Mr. MACLEAN (Halifax):
I do not
know that I could mention the name of a political leader in the United States whose views upon the tariff issue I could quote to my hon. friend. I am sure that I would be very much impressed one way or the other with the opinions of political leaders in the United States, because, the actions
The Budget-Mr. A. K. Maclean
of a majority of them at least in recent days would not indicate to me that their viewpoint was sound. I can say this, however, that the dominant note in the industrial, commercial and financial life of the eastern section of the United States to-day is in the direction of lower tariffs. And of necessity that must he. The commerce of the United States is depressed to-day. Why? Because she is not exporting the surpluses which she is producing. How does that happen? Because she is not importing goods. She cannot expect other countries to buy goods of her unless she buys goods of them; there is no other way, which human beir js know of to pay for goods except by goods. Money is not a factor in it at all. Gold may be used, it is true, in the settlement of small international balances, but large international balances as a rule cannot be settled in gold, and then you have a depreciation in currency. We could not settle one hundred dollars worth of international adverse trade in gold, because we haven't got it. What little we have cannot be exported. The United States is a great creditor nation, and they cannot export unless they import, and they cannot live, economically, in the future unless they import very much more largely than they have been doing in the past.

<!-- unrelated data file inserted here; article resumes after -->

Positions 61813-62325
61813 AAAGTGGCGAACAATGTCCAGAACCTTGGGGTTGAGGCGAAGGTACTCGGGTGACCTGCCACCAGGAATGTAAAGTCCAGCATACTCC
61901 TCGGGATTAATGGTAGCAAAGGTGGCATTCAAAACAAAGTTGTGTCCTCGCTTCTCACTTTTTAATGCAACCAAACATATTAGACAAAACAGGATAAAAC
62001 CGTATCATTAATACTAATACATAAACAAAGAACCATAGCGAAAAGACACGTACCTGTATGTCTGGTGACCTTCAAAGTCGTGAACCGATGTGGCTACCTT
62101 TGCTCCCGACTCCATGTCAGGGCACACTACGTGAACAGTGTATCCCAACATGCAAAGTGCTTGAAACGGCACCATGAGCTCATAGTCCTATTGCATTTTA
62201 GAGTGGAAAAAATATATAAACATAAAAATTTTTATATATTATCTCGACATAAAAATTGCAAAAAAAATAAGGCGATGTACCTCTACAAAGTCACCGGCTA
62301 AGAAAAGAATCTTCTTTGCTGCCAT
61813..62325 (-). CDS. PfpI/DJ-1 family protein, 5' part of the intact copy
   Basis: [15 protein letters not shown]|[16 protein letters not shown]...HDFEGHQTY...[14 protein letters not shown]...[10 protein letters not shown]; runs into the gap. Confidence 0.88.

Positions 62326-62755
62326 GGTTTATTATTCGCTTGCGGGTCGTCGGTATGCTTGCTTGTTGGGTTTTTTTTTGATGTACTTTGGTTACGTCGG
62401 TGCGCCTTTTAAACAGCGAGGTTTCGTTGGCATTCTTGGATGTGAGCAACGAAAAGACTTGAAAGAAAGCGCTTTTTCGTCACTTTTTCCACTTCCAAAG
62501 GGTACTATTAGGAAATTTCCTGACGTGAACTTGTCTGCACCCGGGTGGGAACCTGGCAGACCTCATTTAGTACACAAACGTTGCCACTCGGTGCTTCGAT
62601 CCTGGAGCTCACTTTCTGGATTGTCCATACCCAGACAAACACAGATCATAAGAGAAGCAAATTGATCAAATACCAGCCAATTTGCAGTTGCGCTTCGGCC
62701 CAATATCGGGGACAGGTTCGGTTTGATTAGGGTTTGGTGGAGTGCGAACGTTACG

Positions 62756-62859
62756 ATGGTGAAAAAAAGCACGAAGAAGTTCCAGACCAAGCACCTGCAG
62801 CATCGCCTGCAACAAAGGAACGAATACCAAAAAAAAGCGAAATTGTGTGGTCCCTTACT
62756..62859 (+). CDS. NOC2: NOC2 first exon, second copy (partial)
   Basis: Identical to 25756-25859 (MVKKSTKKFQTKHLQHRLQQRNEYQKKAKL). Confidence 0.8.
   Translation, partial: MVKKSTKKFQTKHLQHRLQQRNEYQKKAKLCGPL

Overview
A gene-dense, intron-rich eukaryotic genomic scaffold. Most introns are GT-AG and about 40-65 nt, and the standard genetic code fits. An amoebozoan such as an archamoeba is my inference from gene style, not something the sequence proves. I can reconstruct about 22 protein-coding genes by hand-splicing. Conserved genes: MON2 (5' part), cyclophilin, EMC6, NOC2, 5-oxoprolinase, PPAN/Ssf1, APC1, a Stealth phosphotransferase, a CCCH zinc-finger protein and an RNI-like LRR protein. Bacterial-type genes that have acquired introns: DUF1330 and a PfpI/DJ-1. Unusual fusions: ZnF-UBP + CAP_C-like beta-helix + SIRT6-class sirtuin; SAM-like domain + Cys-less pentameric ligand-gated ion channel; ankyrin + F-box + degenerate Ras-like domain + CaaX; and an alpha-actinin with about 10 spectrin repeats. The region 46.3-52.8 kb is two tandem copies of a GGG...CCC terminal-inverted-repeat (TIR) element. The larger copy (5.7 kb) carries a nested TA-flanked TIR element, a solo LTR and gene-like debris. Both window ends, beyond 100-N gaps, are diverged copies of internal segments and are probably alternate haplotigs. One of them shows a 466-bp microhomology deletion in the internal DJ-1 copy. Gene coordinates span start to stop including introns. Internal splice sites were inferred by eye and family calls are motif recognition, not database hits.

Subtopic: CONTINUATION OF THE DEBATE OP THE ANNUAL FINANCIAL STATEMENT OF THE MINISTER OF FINANCE